Merry Christmas for the two principal characters as well as the attentive watcher who is given a ringside view of the goings-on without everything being spelt out in black and white. Director of photography Madhu Neelakandan envelopes the residential interiors and the cityscapes with a hint of magic as everything in and around the frames that he composes suggests both festivity and enigma.

Katrina Kaif, in one of most convincing screen performances of her career, conveys, in a strikingly minimalistic manner, confusion and vulnerability cloaked in occasional flashes of steely determination. She is helped a great deal by the contrast that Vijay Sethupathi represents as an actor who relies more on his eyes and facial expressions than on mere words to capture the storm that is raging in his heart and mind and around him.

Merry Christmas is a delightfully inventive cinematic ride that employs a very 1980s Hindi cinema soundscape and an evocative and transportive colour palette to generate a sense of bewilderment as the spectre of loneliness and the repercussions of lost love – both Maria and Albert have back stories that have brought them where they are at the outset of the film before the duo travels through the film’s two-and-a-half-hour runtime in quest of a semblance of deliverance.

Maria and Albert ask questions of each other. The screenplay, on its part, comes up with posers for the audience – is violence indeed better than sacrifice? Are self-inflicted wounds morally more acceptable than seeking closure at the expense of somebody who has caused you pain? Can a brief encounter lead to a life-altering secret covenant between two individuals whose paths never cross until one fine evening?

The two main characters exude a mix of serenity and mischief as they have a drink together in Maria’s home and then go out for a walk, trading snatches of information that are aimed at helping each other break the ice and also at creating a certain degree of clarity for the audience. But the latter effect is selective – it is meant to serve as a combination of obfuscation and revelation.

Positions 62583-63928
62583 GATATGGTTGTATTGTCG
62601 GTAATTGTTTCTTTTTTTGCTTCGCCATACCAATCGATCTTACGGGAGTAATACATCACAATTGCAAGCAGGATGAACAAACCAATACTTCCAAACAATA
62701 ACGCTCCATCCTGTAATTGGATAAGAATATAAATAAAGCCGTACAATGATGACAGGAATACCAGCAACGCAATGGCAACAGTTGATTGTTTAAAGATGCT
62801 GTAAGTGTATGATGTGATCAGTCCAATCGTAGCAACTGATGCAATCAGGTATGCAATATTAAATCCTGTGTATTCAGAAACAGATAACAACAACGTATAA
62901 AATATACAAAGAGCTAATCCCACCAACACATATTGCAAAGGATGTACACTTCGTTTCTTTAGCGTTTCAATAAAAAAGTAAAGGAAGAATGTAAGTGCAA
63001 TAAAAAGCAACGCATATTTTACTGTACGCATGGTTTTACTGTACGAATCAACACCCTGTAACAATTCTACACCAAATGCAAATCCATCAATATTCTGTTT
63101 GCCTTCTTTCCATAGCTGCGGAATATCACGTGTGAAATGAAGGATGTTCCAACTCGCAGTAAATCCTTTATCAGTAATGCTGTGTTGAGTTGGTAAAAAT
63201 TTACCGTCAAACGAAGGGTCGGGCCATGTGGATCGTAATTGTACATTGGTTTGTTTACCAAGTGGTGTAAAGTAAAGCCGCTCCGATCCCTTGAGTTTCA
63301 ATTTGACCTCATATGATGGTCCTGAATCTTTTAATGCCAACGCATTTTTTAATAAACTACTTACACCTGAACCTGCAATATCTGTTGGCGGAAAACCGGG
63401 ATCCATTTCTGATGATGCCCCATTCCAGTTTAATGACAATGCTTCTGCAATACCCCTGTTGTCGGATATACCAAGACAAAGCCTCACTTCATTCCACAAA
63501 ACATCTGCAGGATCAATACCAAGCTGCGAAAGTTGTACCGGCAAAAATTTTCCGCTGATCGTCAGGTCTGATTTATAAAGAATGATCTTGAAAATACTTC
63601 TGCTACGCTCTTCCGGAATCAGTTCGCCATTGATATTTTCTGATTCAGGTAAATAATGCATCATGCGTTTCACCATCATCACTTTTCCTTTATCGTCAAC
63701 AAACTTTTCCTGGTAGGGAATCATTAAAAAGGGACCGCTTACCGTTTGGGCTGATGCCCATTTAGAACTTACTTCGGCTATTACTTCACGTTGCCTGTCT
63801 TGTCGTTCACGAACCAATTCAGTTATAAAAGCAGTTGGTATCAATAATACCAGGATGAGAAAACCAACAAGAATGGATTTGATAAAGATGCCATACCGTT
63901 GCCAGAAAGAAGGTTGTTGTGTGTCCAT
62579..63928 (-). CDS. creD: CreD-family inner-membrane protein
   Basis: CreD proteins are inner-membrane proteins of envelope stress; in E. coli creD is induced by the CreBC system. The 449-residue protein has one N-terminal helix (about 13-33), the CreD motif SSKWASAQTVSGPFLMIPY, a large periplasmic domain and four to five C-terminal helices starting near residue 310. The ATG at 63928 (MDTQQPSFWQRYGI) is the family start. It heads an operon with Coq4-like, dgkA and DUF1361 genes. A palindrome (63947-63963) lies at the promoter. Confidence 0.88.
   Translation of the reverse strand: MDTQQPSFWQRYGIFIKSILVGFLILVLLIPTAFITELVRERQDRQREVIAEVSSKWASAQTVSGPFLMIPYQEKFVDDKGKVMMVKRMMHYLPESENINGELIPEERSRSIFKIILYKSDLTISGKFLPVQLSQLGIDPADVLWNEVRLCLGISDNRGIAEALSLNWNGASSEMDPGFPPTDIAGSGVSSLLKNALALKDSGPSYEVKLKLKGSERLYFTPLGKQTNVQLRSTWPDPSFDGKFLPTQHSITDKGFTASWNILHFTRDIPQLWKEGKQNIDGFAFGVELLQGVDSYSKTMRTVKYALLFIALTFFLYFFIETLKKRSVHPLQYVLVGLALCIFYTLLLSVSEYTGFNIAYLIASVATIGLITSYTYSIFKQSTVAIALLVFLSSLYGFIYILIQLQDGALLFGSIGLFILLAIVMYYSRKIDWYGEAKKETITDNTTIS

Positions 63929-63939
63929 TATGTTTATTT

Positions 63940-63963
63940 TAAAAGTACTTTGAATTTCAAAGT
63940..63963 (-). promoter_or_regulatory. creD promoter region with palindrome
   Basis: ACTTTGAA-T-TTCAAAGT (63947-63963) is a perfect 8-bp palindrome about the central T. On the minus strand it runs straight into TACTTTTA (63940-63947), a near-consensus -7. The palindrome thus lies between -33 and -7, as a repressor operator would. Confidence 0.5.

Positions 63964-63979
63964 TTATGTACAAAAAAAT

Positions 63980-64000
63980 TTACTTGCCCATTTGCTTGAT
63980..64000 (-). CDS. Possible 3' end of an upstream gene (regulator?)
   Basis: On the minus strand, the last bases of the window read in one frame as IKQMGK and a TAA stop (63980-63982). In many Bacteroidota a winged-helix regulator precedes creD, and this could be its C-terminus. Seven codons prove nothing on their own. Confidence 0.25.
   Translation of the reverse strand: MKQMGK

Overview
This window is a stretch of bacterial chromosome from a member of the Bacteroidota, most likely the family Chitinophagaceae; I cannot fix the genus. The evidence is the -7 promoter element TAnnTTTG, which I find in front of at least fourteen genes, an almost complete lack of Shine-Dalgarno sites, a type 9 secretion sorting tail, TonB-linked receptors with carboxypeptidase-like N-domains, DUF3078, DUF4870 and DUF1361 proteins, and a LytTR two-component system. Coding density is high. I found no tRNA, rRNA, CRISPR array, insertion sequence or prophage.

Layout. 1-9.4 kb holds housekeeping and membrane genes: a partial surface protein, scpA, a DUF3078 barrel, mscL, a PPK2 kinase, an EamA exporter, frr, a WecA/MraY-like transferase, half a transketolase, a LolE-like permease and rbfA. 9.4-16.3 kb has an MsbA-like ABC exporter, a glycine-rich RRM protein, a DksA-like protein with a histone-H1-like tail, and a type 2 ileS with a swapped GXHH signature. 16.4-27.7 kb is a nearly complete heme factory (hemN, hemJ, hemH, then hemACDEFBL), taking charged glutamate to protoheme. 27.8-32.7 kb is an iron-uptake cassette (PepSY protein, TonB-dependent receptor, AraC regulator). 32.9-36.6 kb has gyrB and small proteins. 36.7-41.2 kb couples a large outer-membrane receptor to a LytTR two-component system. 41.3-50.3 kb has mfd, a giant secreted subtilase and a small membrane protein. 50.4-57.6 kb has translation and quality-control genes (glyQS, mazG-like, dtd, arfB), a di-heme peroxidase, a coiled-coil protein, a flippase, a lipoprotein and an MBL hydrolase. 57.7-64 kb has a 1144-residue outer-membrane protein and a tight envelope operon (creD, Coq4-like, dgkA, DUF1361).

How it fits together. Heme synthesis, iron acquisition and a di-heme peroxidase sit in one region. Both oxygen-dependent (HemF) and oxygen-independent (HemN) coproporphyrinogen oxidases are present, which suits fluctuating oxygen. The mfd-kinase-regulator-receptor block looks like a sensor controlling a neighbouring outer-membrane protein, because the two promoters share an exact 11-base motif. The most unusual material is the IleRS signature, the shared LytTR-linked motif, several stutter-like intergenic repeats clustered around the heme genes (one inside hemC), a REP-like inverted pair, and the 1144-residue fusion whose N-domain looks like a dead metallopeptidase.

Merry Christmas is firmly focused on Kaif and Sethupathi, but it does not let the secondary characters drift into any manner of insignificance irrespective of the length of time that they are on the screen. It is nothing short of a marvel that even an actor playing character who has only one almost inaudibly whispered line isn’t just a footnote. He embodies the film’s most significant turning point.

Beginning with Tinnu Anand’s “neighbour uncle” who gifts the prodigal Albert home-made wine on the day of his return and making its way through the appearance of a ‘lifeless’ Luke Kenny and a rakish Sanjay Kapoor as a caterer understandably overly busy on Christmas-eve – he is a ‘caterer’ not an event manager for the latter term hadn’t yet come into the urban lexicon – and ending with Vinay Pathak, Pratima Kannan and Ashwini Kalsekar, Merry Christmas is strewn with characters who leave a mark.

Intriguing, stimulating, gripping and gently challenging, Merry Christmas is everything you would want a thriller to be. It bewitches even when it baffles.


Katrina Kaif, Vijay Sethupathi, Tinnu Anand, Radhika Apte, Sanjay Kapoor, Vinay Pathak, Makkal Selvan, Pratima Kannan, Ashwini Kalsekar


Sriram Raghavan